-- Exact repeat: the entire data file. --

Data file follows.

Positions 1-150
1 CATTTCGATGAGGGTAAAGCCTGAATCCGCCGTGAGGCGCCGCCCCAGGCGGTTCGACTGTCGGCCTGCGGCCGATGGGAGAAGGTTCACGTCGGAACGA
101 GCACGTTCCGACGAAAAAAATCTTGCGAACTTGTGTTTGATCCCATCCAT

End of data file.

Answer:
Positions 1-150
1 CATTTCGATGAGGGTAAAGCCTGAATCCGCCGTGAGGCGCCGCCCCAGGCGGTTCGACTGTCGGCCTGCGGCCGATGGGAGAAGGTTCACGTCGGAACGA
101 GCACGTTCCGACGAAAAAAATCTTGCGAACTTGTGTTTGATCCCATCCAT